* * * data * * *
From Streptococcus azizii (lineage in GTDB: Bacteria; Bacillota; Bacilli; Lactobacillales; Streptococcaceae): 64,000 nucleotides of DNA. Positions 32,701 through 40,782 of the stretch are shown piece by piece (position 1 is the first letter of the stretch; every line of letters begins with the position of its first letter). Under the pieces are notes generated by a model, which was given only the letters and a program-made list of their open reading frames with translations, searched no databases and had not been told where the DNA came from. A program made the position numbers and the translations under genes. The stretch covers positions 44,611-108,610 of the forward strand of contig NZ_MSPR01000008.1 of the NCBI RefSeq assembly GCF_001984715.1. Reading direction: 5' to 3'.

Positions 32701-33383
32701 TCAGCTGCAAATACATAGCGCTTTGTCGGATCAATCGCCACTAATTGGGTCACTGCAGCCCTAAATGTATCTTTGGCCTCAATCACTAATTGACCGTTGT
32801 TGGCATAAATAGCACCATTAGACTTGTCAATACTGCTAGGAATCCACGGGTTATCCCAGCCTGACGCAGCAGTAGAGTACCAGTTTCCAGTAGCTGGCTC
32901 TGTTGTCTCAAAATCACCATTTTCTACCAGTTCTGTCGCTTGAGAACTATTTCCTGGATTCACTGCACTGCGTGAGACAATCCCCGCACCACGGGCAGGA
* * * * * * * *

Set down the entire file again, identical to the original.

From Streptococcus azizii (lineage in GTDB: Bacteria; Bacillota; Bacilli; Lactobacillales; Streptococcaceae): 64,000 nucleotides of DNA. Positions 32,701 through 40,782 of the stretch are shown piece by piece (position 1 is the first letter of the stretch; every line of letters begins with the position of its first letter). Under the pieces are notes generated by a model, which was given only the letters and a program-made list of their open reading frames with translations, searched no databases and had not been told where the DNA came from. A program made the position numbers and the translations under genes. The stretch covers positions 44,611-108,610 of the forward strand of contig NZ_MSPR01000008.1 of the NCBI RefSeq assembly GCF_001984715.1. Reading direction: 5' to 3'.

Positions 32701-33383
32701 TCAGCTGCAAATACATAGCGCTTTGTCGGATCAATCGCCACTAATTGGGTCACTGCAGCCCTAAATGTATCTTTGGCCTCAATCACTAATTGACCGTTGT
32801 TGGCATAAATAGCACCATTAGACTTGTCAATACTGCTAGGAATCCACGGGTTATCCCAGCCTGACGCAGCAGTAGAGTACCAGTTTCCAGTAGCTGGCTC
32901 TGTTGTCTCAAAATCACCATTTTCTACCAGTTCTGTCGCTTGAGAACTATTTCCTGGATTCACTGCACTGCGTGAGACAATCCCCGCACCACGGGCAGGA